On the restructuring charges, we guided for EUR60 million, we did EUR49 million actually, and there was a EUR25 million loss on the sale of assets. So a EUR21 million restructuring for that. So we don’t believe that we are way off of what we have said on the restructuring.

Gael De Bray – Societe Generale

Okay, very clear. Thanks very much.

Ron Wirahadiraksa

Thank you.

Operator

Thank you. The next question comes from Martin Prozesky from Sanford Bernstein. Please proceed with your question.

Martin Prozesky – Sanford Bernstein

Good morning, everyone. Just two specific questions, please. On Healthcare and the guidance you gave on the US, we saw a growth of 5% in orders for the US, and you commented on the uncertainty given the challenges to healthcare reform. Can you give us a bit more color on how you look at the market over the coming two quarters? Do you see a high-level of uncertainty of what you’re hearing from your key clients there? How do they think the healthcare reform is likely to pan out talking of what other kind of the boundaries kind of around the outcomes?

And then on Lighting, in terms of Lumiled external sales, you mentioned again that the external sales were down quite significantly, because of inventory corrections. How should we think about kind of external sales from Lumileds kind of over the next year?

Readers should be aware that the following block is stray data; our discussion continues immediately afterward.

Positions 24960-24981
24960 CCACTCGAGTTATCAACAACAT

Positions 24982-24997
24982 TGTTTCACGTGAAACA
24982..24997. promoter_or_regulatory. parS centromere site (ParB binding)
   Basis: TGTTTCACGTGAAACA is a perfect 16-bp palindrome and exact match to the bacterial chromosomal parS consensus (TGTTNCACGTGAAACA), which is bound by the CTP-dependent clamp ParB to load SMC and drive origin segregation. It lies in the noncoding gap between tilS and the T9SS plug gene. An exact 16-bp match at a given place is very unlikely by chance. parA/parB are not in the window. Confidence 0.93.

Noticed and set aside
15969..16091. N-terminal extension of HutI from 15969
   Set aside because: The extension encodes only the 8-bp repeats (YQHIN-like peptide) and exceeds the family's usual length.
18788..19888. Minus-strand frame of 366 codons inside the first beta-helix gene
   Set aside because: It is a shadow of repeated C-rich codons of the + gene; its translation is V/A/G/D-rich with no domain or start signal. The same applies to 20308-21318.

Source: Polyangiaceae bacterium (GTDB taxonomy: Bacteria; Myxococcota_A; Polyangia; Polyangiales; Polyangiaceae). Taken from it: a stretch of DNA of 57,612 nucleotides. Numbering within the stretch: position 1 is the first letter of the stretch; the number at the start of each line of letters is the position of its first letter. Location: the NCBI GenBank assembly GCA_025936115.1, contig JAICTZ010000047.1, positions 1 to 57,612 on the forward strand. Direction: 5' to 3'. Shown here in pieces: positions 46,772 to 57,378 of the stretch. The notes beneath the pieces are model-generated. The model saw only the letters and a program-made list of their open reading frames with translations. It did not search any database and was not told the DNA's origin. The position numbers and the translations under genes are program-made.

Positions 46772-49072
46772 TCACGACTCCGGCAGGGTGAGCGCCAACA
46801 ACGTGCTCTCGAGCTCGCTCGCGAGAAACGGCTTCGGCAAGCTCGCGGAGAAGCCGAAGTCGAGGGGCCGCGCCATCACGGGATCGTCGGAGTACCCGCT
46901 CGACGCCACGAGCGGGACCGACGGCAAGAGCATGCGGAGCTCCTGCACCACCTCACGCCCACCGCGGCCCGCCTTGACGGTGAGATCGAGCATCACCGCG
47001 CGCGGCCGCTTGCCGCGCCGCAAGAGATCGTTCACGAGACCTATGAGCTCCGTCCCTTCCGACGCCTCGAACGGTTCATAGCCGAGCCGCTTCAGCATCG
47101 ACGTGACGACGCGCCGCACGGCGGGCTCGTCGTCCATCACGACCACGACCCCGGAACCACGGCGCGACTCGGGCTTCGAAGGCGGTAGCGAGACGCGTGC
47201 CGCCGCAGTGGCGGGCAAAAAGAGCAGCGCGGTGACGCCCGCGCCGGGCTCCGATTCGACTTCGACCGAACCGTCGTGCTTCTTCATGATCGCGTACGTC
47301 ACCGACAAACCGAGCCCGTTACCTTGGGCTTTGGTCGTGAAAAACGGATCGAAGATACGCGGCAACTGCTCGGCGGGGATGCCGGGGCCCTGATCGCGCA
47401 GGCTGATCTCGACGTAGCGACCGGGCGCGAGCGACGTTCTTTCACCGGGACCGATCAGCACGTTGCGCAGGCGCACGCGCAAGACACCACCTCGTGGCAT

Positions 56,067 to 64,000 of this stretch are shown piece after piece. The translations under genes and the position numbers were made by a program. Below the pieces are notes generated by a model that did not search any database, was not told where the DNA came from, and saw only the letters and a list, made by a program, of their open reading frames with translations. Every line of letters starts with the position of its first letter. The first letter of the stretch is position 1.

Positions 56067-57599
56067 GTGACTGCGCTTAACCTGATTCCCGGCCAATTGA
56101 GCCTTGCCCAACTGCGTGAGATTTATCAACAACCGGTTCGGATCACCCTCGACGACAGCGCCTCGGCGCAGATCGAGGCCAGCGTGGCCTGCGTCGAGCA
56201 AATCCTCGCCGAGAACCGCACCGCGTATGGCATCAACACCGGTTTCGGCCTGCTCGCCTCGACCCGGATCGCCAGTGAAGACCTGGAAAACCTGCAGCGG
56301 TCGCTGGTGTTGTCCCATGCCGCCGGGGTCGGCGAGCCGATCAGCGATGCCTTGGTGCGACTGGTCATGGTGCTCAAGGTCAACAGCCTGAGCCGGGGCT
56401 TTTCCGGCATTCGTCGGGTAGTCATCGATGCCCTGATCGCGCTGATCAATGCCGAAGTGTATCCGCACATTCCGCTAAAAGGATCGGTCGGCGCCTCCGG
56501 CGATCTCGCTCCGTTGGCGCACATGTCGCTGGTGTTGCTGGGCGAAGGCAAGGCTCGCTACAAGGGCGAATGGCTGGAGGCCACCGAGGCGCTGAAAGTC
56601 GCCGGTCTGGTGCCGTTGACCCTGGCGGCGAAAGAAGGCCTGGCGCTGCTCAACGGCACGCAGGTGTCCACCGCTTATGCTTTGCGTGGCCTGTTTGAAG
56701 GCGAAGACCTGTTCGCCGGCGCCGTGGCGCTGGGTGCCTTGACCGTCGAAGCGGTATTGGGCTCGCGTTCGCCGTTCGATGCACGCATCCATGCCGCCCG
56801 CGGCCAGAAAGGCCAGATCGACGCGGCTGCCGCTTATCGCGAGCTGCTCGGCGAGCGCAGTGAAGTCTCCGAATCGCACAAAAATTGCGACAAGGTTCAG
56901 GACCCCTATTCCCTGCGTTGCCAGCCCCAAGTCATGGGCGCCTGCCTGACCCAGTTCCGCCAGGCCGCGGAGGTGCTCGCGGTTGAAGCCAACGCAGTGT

Frans van Houten

All right, Martin thanks for that. Near-term the Healthcare outlook in the USA actually looks strong and we have the momentum both in terms of competitive products and order intake to show for that. The caution is more on what would happen towards the end of the year we cannot totally oversee at the impact of the new exercise tax coming in. And in that sense, 2013 is a little bit more uncertain, but near term we expect the train to plough – to plough through.